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The Scoop on Raw Food Diets

Unless you are a toddler, eating some sort of food raw does not normally breed discord at the dinner table. Most people have eaten food in an uncooked stage at some point in their lives, from an ordinary mixed green salad to a piece of fruit. More adventurous eaters have consumed exotic raw foods, like sashimi or steak tartare. And while eating raw fish or meat may be saved for special occasions, the idea of eating raw food is not considered unusual or daunting.

But the concept of eating an exclusively raw food diet is something new and fringe. Raw foodists, who primarily eat uncooked, unheated, unprocessed, and preferably organic foods, must maintain a diet of at least 75 percent raw food with a goal of reaching 100 percent of their diet from fresh foods. Raw foodists do not eat any food that has been heated to over 116º F, which they believe destroys beneficial enzymes and decreases overall nutritional value. As crazy as it sounds to the average undisciplined cheeseburger-chomping, coffee-drinking individual, raw foodists try not to stray from this one strict rule.

Go Raw or Go Home
And yet, within this very strict rule, raw foodists come in many shapes and sizes. Cynics will be happy to note that raw foodists are not just vegans looking for more excruciating ways to punish themselves. While the basic source of nutrition comes from eating raw fruits and vegetables, you can be a raw food vegetarian and include raw (unpasteurized) milk, honey, and eggs in your diet. Or you can be a raw food omnivore and eat raw beef and fish. Or you can be a juicearian and consume all your raw foods in a juice form. Or you can be a fruitarian and eat only raw fruit, which includes tomatoes and avocados. Ah, to be a raw foodist and contemplate all these wonderful choices!

Despite the obvious limitations on one’s diet, those who follow raw food diets are adamant about the health benefits. They believe that cooking destroys the natural enzymes that are essential for good health and this heating renders food toxic. According to the Web site, eating raw or “living” foods helps to improve energy and overall well-being, aids in weight loss, builds the immune system, improves appearance, and helps to recover from and prevent illness.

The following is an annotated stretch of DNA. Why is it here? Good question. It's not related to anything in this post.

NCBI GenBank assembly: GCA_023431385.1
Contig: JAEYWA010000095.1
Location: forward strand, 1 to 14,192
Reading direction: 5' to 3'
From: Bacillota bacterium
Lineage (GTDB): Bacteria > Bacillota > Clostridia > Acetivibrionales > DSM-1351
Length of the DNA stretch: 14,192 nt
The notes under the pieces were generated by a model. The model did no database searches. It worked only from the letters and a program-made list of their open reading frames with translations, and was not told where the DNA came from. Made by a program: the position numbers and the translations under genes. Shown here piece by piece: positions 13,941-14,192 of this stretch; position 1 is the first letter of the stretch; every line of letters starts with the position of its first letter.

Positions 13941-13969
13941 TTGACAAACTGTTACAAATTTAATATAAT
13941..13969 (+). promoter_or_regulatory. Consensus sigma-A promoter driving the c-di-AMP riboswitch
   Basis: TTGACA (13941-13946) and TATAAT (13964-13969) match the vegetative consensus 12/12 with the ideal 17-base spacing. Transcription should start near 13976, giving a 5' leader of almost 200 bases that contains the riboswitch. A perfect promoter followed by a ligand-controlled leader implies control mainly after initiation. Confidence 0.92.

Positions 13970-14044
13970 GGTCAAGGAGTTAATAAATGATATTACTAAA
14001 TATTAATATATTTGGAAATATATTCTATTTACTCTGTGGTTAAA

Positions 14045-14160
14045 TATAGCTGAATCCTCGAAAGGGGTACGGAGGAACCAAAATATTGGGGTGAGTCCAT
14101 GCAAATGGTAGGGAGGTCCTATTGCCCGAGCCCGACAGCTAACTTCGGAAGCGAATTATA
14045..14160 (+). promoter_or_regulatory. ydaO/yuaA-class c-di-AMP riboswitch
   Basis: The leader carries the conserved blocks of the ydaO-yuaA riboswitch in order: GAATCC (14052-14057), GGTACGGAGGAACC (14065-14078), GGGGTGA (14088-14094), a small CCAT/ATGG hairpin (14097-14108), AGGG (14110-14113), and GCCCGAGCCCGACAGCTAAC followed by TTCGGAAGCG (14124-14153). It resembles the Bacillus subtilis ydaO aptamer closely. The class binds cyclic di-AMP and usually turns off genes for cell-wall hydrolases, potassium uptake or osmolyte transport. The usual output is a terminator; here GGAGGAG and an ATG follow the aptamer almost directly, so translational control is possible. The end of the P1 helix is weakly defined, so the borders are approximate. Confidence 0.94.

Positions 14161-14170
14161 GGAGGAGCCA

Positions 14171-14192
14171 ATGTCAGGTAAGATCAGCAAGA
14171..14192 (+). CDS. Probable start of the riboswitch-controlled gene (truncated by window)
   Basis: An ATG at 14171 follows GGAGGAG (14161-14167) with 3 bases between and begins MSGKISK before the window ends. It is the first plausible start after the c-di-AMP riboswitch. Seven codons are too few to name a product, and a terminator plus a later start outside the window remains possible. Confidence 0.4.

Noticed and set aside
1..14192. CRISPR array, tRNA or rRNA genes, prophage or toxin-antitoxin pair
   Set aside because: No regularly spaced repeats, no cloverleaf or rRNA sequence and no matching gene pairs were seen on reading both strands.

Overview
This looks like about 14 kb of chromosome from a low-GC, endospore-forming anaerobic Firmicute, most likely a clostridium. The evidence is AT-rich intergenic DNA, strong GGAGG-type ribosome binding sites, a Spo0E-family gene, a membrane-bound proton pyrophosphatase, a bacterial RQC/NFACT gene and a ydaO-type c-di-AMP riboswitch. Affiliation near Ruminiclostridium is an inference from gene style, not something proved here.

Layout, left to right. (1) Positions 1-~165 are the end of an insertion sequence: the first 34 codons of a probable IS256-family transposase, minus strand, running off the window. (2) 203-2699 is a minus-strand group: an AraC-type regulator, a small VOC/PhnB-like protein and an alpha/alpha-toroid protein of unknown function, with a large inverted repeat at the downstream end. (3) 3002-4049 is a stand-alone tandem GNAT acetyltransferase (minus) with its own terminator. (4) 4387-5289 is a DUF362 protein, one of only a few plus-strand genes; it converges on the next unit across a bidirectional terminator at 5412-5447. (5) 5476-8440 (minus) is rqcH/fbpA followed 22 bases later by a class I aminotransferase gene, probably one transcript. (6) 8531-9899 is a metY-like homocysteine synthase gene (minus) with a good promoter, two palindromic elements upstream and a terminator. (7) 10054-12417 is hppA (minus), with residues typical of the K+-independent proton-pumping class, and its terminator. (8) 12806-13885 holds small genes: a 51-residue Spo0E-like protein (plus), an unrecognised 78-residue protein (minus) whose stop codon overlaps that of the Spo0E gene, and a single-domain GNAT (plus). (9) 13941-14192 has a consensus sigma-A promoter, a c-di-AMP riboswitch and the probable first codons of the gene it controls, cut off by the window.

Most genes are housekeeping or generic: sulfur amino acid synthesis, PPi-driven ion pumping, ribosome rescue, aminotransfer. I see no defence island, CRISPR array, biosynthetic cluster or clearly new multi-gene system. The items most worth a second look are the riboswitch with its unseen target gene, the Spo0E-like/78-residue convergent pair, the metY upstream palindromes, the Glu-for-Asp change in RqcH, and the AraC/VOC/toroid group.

While it’s hard to quantify these claims, it is likely that because of the limitations on packaged foods, a raw food diet does contain fewer trans fats, saturated fats, and is lower in sodium than a typical non-raw food diet. Cooking can also deplete vitamins and minerals from fruits and vegetables, so a raw food diet may be higher in these essential nutrients.

A raw food diet is also a more eco-friendly diet. Because you are consuming foods that are not cooked, there is no electricity wasted in preparing it. And because most raw foodists consume organic produce, there are fewer chemicals polluting the environment.

Heat Shock
Yet, there are obvious hurdles when it comes to eating—or cooking—raw food. Vicki Santillano, a writer in San Francisco, says she spent two days researching how to prepare a meal for her raw-food friends. A vegetarian herself, she was perplexed at what to serve people who were averse to bread, pastas, or tofu, all of which are normally heated during production. Her friends also avoided certain food combinations, which added another layer of complexity. In the end, she made raw sweet corn and cashew chowder, kelp noodles with almond butter sauce, and a basil hummus, which she says, might have been fudged a little—the garbanzo beans were canned and had most likely been heated.

The limitations of not heating food become readily apparent when going raw. You can wash it, cut it, throw it in a blender, wait until decomposes, put it in a juicer, or dehydrate it, but that’s about it. It can get boring very quickly if one is not fully committed to the cause. And although there are packaged foods catering to raw foodies—at least in the adventurous eating Bay Area—reviews are not all positive. The “raw” cookies and crackers Vicki bought for her dinner guests? “They tasted like bird seed,” she says.

Eat Your Greens, and Then Some
Vicki also noted that although a raw food diet conjures up images of fresh fruit and vegetables, the meal was actually quite rich—a lot of nuts, nut butters, and oils. Despite the benefits of cutting out burgers and fries, a raw food diet shouldn’t be taken up to simply lose weight. While it may cause weight loss, the main reason to become a raw foodist is to change one’s lifestyle; it’s a long-term commitment. If you start it, you should do so gradually and stick with it. A drastic switch from eating cooked to raw would cause your body to go into detoxification mode, which includes nausea and headaches, and craving. And while these symptoms are only temporary, a drastic switch may cause you to “fall off the wagon” sooner than later, and there really isn’t a twelve-step program for raw foodists.

And there is a potential harmful side. Certain individuals should not even consider a raw food diet, such as children, pregnant women, anemics, and those with a family history of osteoporosis. Women can stop menstruating from too much weight loss. If you’re not careful about what you eat, bone density can be lost from a calcium deficiency in your diet. And you can contract a food borne illness from bacteria, especially if you eat raw fish, meat, eggs, or milk. 

I certainly think that we as a society should eat more raw foods, but a complete raw food diet? Extremism in any part of society is never a good thing. So why not go for, let’s say, a 25 percent to 50 percent raw food diet? Because being a fruitarian would simply be no fun if we couldn’t put our applies in a pie every once in a while.